MVC approves high school field project

Commissioners reject condition to require all-grass fields; synthetic field prevails.

The Martha's Vineyard Commission continued its deliberations on a written decision pertaining to a new sports complex at MVRHS.

After reviewing thousands of pages of testimony and holding a total of 13 meetings, the Martha’s Vineyard Commission (MVC) approved Phase 1 of the Martha’s Vineyard Regional High School (MVRHS) field project with one synthetic playing field Thursday night.

In a vote of 10-6 at the commission’s meeting, the commissioners supported the project with conditions.

The chief vote of the night, to require the high school to implement only natural grass as part of the proposed plan, failed, with commissioners voting 8-8 — a vote that demonstrates the divide in the community over the project.

For Islanders who have followed the MVC’s review of the first phase of the proposed project, the most significant stumbling block for some has been the potential environmental impacts of having a synthetic turf playing field as the centerpiece of the plan.

Along with the synthetic game field, the plan also includes a 400-meter track, and one natural grass field, along with other components such as reconfigured parking, a grandstand and pressbox, and a field house. 

The first phase of the project is estimated to cost about $7.7 million, based on initial cost projections laid out in the high school’s application. MVRHS says the construction costs for the project will be privately funded, while the turf manufacturer, Tencate Grass, will handle maintenance for the first two years, then hand that responsibility over to the high school.

MVC executive director Adam Turner thanked the entire MVC staff, and said this proposal is the most complex matter he has dealt with since he came to the commission.

Commission chair Joan Malkin said she is “100 percent confident” that all Islanders hold the well-being and safety of students at the center of their goals for the project. But whatever the commission’s decision, she said, “some will feel delighted, and some will feel alienated.”

Commissioners ran through the changes and additions offered by the high school, along with the conditions vetted and suggested by the Land Use Planning Committee.

Commissioners unanimously approved conditions and offers related to all elements of Phase 1 besides the synthetic turf field, which were voted on and accepted unanimously in a separate vote.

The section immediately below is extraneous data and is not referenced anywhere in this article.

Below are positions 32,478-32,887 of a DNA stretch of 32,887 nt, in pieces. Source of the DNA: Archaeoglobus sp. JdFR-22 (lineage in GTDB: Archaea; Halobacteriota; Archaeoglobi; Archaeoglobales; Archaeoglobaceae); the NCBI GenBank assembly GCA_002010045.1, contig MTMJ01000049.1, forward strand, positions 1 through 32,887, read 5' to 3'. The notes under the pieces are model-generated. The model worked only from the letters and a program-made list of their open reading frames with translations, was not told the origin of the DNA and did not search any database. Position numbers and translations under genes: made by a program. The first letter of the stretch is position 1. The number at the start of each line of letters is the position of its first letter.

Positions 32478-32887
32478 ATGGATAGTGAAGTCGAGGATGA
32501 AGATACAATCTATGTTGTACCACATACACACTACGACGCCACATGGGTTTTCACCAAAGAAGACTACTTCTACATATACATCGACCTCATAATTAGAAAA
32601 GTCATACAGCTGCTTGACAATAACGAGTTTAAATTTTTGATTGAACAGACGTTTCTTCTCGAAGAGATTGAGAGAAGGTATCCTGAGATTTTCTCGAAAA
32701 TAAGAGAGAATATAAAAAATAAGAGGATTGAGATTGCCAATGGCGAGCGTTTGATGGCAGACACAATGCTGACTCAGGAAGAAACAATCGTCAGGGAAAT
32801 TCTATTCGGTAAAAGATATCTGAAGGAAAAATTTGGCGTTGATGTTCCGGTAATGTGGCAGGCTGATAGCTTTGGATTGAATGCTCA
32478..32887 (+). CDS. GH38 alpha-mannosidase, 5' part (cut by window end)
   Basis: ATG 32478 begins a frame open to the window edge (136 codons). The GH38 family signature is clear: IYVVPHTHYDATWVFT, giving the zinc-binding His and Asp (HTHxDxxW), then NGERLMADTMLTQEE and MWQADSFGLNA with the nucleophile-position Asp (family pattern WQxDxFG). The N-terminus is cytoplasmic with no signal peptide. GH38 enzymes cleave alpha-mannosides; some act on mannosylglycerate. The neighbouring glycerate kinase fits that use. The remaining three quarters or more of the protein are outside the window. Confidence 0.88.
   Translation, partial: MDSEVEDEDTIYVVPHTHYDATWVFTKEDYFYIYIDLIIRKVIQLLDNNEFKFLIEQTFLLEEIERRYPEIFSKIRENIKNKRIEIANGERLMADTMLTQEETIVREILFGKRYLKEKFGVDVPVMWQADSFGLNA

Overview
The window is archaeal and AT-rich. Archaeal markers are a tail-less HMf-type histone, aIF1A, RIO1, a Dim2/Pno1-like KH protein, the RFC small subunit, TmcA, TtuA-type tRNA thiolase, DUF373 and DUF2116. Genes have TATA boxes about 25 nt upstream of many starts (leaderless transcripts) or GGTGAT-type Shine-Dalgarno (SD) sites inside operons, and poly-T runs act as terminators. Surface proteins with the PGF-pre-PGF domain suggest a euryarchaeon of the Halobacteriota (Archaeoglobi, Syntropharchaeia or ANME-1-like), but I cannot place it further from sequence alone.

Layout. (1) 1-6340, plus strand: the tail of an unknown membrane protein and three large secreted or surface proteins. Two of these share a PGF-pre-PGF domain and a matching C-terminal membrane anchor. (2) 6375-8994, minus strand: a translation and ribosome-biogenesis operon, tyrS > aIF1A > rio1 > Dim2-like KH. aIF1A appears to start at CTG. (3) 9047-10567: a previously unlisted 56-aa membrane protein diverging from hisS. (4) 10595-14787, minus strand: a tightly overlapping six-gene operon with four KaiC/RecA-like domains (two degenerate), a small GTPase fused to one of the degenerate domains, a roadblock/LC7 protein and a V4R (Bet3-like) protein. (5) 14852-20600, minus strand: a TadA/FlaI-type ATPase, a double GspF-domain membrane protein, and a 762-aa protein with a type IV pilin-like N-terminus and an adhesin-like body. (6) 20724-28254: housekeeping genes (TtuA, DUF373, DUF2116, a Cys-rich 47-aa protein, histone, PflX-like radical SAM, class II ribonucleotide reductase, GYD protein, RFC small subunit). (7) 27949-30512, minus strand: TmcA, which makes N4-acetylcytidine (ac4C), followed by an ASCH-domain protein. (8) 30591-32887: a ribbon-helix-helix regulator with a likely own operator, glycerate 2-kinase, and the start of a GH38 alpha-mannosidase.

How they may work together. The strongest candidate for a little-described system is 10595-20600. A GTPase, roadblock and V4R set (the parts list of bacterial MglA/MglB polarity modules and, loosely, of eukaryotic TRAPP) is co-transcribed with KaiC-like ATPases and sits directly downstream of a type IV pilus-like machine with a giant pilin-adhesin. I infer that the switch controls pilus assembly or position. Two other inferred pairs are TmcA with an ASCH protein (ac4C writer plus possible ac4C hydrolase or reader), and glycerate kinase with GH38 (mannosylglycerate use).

But the most important vote of the night had to do with a condition that would require all future fields at the high school to be natural grass, which was denied by commissioners 8 to 8. 

By denying this condition, the offers and conditions related to the synthetic field are moot.

Commissioner Ben Robinson said he is concerned about an offer related to a plastic reduction plan for the high school, wondering how far the school could flesh out a plan with only three months stipulated in the offer. He suggested adding a condition that the school could come back to the commission and request an additional three months to establish a plan.

In a separate vote, the condition was to require the high school to provide an analysis for end-of-life recycling, or alternative steps for replacement if recycling isn’t available, to the MVC prior to the start of construction.

Robinson, who proposed the all-grass condition, said the proposed synthetic field is a “clear departure” from previous practice for the high school, and represents a local and global problem on multiple levels. 

He said now is the chance for the MVC to set policy that will inform future decisionmaking surrounding plastic use. 

“All the recent science I have been reading has grounded me that policy and decisions by governments are the only way we can make meaningful change. Global pollution through plastics is an immense challenge,” Robinson said,adding that the easiest time to reduce plastics is when there is an acceptable alternative, like grass.

Commissioner Fred Hancock said he wants to give more credit to the high school and Huntress Associates’ conscious decision to choose synthetic turf for the game field, and stressed that sometimes it’s necessary to use plastic.